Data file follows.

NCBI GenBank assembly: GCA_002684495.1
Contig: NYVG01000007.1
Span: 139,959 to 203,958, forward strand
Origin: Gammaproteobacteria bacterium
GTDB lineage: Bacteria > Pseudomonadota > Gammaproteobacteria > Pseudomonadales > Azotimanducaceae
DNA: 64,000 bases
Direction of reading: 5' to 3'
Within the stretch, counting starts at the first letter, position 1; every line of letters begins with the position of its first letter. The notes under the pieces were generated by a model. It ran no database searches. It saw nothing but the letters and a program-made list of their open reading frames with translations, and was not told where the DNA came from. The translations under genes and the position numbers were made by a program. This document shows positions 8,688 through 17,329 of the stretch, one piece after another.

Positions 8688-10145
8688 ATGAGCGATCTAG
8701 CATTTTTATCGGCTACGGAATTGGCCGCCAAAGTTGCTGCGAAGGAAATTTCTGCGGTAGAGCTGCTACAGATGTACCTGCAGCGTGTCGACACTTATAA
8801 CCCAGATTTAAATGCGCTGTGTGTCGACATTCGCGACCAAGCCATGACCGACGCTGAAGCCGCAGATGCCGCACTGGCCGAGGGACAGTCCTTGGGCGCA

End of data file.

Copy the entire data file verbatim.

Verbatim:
NCBI GenBank assembly: GCA_002684495.1
Contig: NYVG01000007.1
Span: 139,959 to 203,958, forward strand
Origin: Gammaproteobacteria bacterium
GTDB lineage: Bacteria > Pseudomonadota > Gammaproteobacteria > Pseudomonadales > Azotimanducaceae
DNA: 64,000 bases
Direction of reading: 5' to 3'
Within the stretch, counting starts at the first letter, position 1; every line of letters begins with the position of its first letter. The notes under the pieces were generated by a model. It ran no database searches. It saw nothing but the letters and a program-made list of their open reading frames with translations, and was not told where the DNA came from. The translations under genes and the position numbers were made by a program. This document shows positions 8,688 through 17,329 of the stretch, one piece after another.

Positions 8688-10145
8688 ATGAGCGATCTAG
8701 CATTTTTATCGGCTACGGAATTGGCCGCCAAAGTTGCTGCGAAGGAAATTTCTGCGGTAGAGCTGCTACAGATGTACCTGCAGCGTGTCGACACTTATAA
8801 CCCAGATTTAAATGCGCTGTGTGTCGACATTCGCGACCAAGCCATGACCGACGCTGAAGCCGCAGATGCCGCACTGGCCGAGGGACAGTCCTTGGGCGCA